Avoyelles Sheriff's Office pays off $300,000 ambulance bill


   After eight years, the Avoyelles Parish Sheriff’s Office has paid off a $300,000 bill to Acadian Ambulance.
   “This will be a big load off our backs,” Sheriff Doug Anderson said. “This is a positive step in our budget, but we still have to be concerned about the overall budget.”
  Anderson said that just after he was elected eight years ago, he attended a reception hosted by Acadian Ambulance. Representatives of the company pulled him aside and presented him with a bill for over $1 million Acadian said they were owed. Anderson negotiated the bill down to $300,000.
  For the past eight years, APSO has been paying $1,088.60 a month to the ambulance company, as well as providing a building next to APSO for the company’s use and other in-kind services such as cleaning the ambulances. 
   The debt was for transporting patients throughout Avoyelles Parish.
   In the early 1990s, voters approved a 1/2-cent sales tax to pay for 911 operations and to have Acadian base ambulances in the parish. The sales tax was not enough to cover Acadian’s cost to provide the ambulance service to patients who were financially unable to pay for that service and/or did not have health insurance to cover that cost.
   Acadian estimated the accumulated debt at over $1 million when Anderson took office.
   Now that the ambulance bill is paid, the next goal is to pay off within three years the two revenue bond issues incurred by the previous administration.
  The bond issues were backed with existing revenue sources and did not require voter approval of  new taxes. Anderson said Sheriff Bill Belt issued the bonds to provide funds to balance the department’s budget.
  The first to be paid off is a $500,000 bond issue approved by the Louisiana Bond Commission in 2007. It will be paid off in October 2017. The other bond issue was for $1.5 million in 2004. It will be paid off in 2019.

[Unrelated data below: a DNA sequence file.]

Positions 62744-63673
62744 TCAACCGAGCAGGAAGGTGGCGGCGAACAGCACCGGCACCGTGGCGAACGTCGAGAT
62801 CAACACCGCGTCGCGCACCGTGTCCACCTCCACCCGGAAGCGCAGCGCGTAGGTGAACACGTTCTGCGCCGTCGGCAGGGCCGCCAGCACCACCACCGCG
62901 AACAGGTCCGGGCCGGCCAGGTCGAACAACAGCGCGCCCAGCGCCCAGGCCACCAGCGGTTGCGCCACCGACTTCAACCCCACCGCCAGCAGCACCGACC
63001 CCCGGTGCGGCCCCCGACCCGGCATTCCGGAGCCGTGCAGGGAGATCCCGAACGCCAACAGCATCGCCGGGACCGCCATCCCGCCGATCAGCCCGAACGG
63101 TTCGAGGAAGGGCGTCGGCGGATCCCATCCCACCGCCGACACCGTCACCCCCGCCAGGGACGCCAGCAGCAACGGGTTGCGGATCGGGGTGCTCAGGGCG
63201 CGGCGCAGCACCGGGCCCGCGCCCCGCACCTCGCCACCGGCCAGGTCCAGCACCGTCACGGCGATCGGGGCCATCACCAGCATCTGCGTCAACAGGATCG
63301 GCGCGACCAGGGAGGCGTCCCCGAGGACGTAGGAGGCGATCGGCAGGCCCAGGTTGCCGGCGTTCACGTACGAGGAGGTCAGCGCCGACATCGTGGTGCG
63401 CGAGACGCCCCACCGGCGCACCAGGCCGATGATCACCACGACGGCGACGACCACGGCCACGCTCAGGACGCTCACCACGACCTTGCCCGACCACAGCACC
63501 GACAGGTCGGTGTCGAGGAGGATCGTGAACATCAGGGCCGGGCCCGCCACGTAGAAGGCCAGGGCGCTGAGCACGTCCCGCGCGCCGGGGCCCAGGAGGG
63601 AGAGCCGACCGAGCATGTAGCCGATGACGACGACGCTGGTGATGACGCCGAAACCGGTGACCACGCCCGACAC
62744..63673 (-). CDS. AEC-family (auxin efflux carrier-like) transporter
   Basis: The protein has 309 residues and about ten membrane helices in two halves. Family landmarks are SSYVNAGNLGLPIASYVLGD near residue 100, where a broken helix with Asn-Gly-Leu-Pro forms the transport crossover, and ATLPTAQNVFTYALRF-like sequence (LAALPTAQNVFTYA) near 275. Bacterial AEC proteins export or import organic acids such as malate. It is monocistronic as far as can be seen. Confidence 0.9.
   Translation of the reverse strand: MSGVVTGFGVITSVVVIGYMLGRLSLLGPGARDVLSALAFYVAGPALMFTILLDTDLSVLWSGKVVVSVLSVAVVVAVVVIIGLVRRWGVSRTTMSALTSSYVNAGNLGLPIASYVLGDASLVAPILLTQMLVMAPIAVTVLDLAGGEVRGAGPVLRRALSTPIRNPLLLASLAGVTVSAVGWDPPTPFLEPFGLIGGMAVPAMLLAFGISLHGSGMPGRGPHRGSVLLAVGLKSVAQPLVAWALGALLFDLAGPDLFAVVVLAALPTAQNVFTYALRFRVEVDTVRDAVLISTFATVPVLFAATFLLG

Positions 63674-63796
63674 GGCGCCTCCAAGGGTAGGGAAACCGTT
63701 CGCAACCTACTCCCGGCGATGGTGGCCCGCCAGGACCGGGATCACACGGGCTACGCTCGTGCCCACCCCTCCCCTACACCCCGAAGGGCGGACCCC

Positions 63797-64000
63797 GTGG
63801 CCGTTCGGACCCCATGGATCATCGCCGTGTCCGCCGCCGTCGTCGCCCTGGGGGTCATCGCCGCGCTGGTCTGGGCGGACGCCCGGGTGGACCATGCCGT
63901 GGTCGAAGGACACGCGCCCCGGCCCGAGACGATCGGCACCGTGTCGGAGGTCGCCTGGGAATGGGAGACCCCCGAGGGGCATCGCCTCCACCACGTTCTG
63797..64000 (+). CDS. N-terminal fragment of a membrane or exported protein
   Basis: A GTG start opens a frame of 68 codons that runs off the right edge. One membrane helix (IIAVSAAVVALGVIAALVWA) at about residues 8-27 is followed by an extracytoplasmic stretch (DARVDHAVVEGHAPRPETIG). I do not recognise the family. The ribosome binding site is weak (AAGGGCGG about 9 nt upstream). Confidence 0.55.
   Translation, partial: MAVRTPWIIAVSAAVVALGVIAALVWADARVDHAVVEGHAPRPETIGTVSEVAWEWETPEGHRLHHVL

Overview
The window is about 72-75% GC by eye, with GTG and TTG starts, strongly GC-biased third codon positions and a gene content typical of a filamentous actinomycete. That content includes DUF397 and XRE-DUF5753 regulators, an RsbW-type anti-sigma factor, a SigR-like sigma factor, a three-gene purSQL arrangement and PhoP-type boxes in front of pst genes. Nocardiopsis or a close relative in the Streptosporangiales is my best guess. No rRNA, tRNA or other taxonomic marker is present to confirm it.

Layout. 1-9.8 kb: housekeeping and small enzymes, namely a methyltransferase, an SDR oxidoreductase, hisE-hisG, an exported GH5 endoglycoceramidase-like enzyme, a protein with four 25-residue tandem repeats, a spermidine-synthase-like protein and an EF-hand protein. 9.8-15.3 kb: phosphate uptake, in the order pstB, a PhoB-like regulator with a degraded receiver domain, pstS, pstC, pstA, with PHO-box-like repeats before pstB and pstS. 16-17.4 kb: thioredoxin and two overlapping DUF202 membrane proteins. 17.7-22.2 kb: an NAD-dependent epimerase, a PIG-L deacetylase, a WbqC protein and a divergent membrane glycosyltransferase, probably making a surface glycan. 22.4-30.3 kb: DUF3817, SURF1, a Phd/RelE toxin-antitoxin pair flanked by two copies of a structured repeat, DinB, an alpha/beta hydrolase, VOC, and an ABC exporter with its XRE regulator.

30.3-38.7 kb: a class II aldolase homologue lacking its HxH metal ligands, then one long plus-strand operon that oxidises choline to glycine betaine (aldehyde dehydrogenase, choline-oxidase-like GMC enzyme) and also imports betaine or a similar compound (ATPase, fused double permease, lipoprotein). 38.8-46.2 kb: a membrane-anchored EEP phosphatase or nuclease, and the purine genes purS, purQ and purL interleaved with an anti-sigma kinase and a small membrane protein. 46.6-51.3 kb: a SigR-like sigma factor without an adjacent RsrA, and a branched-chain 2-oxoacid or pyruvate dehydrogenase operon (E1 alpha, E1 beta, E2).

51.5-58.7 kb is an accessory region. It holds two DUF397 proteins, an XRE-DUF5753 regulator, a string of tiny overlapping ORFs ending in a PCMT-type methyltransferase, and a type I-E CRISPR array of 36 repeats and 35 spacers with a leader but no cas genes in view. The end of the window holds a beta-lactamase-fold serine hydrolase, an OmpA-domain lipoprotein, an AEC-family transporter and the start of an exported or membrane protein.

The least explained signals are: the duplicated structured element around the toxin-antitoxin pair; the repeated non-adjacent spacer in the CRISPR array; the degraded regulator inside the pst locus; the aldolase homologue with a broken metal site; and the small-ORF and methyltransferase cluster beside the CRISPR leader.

The department has been paying $58,300 a year in principal and interest on the 10-year 2007 bond issue and $125,000 a year on the 15-year bond issue.
   “The money we will be saving by paying off Acadian Ambulance will be a benefit to us, but not a huge help,” Anderson said.
  Anderson said there are possible threats to the budget on the horizon, the most serious being a reduction in the state’s $24.39-per-day payment for housing Department of Corrections inmates and inmates from other parishes.
   The Legislature cut DOC’s budget and told the department to come up with a way to balance its budget. There has been talk of reducing that per-diem payment by $1 or $2. Anderson said a $1-a-day reduction would result in a loss of  $292,500 a year.
    There are between 950 and 1,000 inmates in parish detention centers. Of those, 808 are either DOC or out-of-parish prisoners.
    Local municipalities pay the parish $6 a day to house their inmates.
   “We are concerned with the day-to-day operation of our budget,” Anderson said. “He said reducing state and out-of-parish inmates or having the per diem rate cut “would be devastating to us.”
    He said the state can cut its payment by $1 or $2 a day, but “the costs of feeding, housing, health care and supplies continue to rise.”